We had a brief walk around the edge of a reservoir, which sported some sweet wild raspberries along the path. We stopped short of wading through boggy marshland to get around the other side. We’d hoped that it would have been an easy walk but sadly not so we turned back to the carpark. A very low flying Hercules passed over the reservoir, shattering the peace and tranquility for a little while. Back at the carpark, we went up another path to another nice view, with Helvellyn as a backdrop.
We stopped in Grasmere, a small village, for a short time. This was easily one of the busiest places that we visited. Coach loads of tourists unloaded and carparks were full. Fortunately on the way through to the carpark I’d spotted somewhere that we could park for a couple of hours for free. Which just so happened to be outside the Grasmere ginger cake shop. I nipped inside to pick up some of it for work and myself. There were piles of it on the side pre-wrapped in the wax paper. It smelled amazing.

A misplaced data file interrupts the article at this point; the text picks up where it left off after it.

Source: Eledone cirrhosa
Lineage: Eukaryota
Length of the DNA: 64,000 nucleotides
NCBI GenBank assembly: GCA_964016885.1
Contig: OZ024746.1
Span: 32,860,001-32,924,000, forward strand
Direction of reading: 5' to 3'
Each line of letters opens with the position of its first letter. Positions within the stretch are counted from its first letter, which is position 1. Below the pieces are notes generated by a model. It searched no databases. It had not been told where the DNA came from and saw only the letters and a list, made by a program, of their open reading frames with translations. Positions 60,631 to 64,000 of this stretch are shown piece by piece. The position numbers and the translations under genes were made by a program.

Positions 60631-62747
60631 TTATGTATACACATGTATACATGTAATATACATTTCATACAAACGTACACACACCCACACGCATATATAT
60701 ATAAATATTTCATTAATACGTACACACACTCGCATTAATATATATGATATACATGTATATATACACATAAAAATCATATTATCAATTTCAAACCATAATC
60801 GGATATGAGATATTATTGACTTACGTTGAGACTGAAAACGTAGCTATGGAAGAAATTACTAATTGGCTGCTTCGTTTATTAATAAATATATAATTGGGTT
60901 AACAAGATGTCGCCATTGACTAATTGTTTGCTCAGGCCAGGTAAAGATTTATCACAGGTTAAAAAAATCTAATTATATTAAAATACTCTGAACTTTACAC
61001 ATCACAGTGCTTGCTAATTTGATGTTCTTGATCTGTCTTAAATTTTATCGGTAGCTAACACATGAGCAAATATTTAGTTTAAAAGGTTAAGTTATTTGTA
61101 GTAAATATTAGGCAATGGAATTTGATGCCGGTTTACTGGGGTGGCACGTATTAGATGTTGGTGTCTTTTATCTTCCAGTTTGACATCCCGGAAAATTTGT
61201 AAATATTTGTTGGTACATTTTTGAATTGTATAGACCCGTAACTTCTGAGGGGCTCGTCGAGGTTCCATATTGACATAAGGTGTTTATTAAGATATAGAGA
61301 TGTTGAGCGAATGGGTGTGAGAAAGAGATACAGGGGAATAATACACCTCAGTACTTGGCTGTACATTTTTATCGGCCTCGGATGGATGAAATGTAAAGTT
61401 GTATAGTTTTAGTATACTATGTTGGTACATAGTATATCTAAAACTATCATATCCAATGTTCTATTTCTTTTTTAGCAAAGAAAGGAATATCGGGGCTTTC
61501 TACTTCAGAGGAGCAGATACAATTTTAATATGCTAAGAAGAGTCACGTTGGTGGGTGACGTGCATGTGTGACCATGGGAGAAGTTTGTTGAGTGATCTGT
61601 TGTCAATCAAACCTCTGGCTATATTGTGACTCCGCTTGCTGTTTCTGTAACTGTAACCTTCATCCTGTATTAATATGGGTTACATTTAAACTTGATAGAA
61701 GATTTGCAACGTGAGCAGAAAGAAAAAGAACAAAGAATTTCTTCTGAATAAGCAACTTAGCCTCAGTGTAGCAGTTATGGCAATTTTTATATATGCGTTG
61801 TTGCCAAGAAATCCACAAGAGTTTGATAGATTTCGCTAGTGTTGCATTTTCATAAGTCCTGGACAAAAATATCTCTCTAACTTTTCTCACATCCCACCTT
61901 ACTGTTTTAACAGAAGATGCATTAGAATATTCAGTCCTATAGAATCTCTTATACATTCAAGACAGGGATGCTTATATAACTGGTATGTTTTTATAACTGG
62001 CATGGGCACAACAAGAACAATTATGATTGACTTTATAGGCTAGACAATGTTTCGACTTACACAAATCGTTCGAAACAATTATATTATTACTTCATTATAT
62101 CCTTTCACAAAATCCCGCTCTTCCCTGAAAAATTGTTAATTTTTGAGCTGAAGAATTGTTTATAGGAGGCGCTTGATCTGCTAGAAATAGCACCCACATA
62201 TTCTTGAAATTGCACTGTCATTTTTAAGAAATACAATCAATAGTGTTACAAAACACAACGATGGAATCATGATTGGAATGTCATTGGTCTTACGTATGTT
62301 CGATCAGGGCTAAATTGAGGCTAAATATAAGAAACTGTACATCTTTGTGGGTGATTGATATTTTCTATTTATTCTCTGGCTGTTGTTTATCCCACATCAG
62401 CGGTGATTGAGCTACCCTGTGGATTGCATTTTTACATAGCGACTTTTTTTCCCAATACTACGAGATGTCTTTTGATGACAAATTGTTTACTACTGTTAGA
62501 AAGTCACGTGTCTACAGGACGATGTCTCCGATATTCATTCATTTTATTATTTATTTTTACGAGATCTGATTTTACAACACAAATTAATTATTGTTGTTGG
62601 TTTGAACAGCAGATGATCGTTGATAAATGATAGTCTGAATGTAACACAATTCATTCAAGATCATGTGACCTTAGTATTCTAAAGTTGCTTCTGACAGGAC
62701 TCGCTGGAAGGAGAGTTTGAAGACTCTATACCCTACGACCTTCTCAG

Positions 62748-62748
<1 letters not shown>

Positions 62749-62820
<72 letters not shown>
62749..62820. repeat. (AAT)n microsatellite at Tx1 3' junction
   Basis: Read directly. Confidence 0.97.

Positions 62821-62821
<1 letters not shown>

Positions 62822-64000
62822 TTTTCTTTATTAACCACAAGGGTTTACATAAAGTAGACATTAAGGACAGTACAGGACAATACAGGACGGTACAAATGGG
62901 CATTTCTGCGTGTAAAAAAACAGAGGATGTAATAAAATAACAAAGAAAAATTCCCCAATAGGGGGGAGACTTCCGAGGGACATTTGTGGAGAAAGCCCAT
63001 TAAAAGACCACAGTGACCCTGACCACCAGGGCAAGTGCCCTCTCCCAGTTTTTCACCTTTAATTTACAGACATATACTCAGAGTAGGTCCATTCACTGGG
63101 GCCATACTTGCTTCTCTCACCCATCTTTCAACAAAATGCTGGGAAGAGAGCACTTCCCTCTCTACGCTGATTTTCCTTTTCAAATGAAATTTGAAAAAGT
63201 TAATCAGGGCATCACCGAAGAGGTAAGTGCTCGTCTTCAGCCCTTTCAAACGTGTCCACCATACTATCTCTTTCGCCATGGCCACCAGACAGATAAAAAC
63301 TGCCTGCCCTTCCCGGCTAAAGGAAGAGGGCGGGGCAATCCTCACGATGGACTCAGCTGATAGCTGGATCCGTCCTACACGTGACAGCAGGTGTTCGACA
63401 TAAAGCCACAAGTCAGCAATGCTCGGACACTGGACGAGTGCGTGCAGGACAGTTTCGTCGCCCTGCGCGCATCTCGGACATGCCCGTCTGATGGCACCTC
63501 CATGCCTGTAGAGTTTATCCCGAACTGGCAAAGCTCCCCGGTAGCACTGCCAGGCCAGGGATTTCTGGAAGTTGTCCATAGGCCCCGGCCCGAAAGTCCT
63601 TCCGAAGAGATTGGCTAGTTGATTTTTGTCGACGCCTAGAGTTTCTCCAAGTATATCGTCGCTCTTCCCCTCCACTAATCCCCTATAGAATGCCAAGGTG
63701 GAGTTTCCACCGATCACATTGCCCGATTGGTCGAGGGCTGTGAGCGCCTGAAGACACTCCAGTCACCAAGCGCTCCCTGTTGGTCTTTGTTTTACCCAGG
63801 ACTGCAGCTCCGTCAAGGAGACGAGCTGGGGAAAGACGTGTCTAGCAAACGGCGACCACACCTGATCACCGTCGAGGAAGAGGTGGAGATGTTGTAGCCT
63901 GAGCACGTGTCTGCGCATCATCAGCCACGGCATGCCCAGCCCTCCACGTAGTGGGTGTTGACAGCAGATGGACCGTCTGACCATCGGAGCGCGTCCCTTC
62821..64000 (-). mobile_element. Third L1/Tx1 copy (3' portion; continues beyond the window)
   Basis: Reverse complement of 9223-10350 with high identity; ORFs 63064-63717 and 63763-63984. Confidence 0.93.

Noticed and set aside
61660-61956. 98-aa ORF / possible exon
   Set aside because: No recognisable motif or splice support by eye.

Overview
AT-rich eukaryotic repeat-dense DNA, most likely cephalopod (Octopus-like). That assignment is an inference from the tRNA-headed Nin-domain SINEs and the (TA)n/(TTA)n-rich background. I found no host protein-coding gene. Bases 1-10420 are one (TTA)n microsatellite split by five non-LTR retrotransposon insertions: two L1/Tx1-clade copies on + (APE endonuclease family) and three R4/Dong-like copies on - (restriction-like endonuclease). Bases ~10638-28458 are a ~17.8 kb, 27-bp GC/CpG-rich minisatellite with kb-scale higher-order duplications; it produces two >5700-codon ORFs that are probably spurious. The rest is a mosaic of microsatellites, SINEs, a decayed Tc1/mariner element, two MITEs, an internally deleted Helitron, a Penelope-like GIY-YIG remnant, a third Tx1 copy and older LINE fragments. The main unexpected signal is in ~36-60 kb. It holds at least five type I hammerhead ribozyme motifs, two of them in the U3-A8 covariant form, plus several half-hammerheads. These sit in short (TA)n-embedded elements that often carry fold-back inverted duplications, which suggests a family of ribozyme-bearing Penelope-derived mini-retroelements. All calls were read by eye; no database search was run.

Coming back to work was quite a shock to the system after such removal from city life. But sometimes it takes changes to appreciate other things more.